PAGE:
Herbert J.C. Grierson, ed. (1886–1960). Metaphysical Lyrics & Poems of the 17th C. 1921.

1627–1656 John Hall

The Call

ROMIRA, stay,

And run not thus like a young Roe away,

No enemie

Pursues thee (foolish girle) tis onely I,

I’le keep off harms,

If thou’l be pleas’d to garrison mine arms;

What dost thou fear

I’le turn a Traitour? may these Roses here

To palenesse shred,

And Lilies stand disguised in new Red,

If that I lay

A snare, wherein thou wouldst not gladly stay;

See see the Sunne

Does slowly to his azure Lodging run,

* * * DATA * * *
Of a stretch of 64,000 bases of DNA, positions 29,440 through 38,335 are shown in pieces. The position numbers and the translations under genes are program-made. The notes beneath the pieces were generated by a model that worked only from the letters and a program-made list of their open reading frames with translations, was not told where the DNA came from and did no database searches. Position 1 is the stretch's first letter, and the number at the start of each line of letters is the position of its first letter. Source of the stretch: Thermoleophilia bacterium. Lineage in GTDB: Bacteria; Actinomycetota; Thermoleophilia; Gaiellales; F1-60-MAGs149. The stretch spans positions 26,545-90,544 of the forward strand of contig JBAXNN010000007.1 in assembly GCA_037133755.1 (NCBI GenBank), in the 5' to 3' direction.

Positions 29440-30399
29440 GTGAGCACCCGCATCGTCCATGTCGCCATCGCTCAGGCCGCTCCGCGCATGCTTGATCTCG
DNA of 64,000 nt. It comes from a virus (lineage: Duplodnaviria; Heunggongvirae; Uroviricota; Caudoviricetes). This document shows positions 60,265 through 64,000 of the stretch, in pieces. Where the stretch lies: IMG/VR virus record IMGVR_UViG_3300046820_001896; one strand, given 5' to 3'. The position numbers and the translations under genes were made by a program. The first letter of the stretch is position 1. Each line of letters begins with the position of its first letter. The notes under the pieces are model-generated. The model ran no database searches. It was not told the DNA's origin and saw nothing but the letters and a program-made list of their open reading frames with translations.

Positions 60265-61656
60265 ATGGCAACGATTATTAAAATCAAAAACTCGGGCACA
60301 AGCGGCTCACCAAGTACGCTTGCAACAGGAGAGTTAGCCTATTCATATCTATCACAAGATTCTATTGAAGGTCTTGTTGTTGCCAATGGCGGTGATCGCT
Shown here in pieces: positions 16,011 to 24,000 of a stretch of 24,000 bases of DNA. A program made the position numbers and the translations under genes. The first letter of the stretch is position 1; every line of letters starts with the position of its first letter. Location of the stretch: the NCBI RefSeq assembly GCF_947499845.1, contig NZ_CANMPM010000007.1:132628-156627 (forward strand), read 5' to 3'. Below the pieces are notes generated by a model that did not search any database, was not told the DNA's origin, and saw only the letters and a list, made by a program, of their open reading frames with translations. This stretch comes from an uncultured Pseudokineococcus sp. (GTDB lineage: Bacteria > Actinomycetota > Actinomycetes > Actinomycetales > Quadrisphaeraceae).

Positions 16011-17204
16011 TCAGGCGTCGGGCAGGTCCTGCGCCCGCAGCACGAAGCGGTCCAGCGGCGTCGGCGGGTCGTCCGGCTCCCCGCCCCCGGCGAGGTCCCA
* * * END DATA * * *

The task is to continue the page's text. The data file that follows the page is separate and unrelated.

Come sit but here

And presently hee’l quit our Hemisphere,

So still among

Lovers, time is too short or else too long;

Here will we spin

Legends for them that have Love Martyrs been,

Here on this plain

Wee’l talk Narcissus to a flour again;

Come here, and chose

On which of these proud plats thou would repose,

Here maist thou shame

The rusty Violets, with the Crimson flame

Of either cheek,

And Primroses white as thy fingers seek,

Nay, thou maist prove

That mans most Noble Passion is to Love.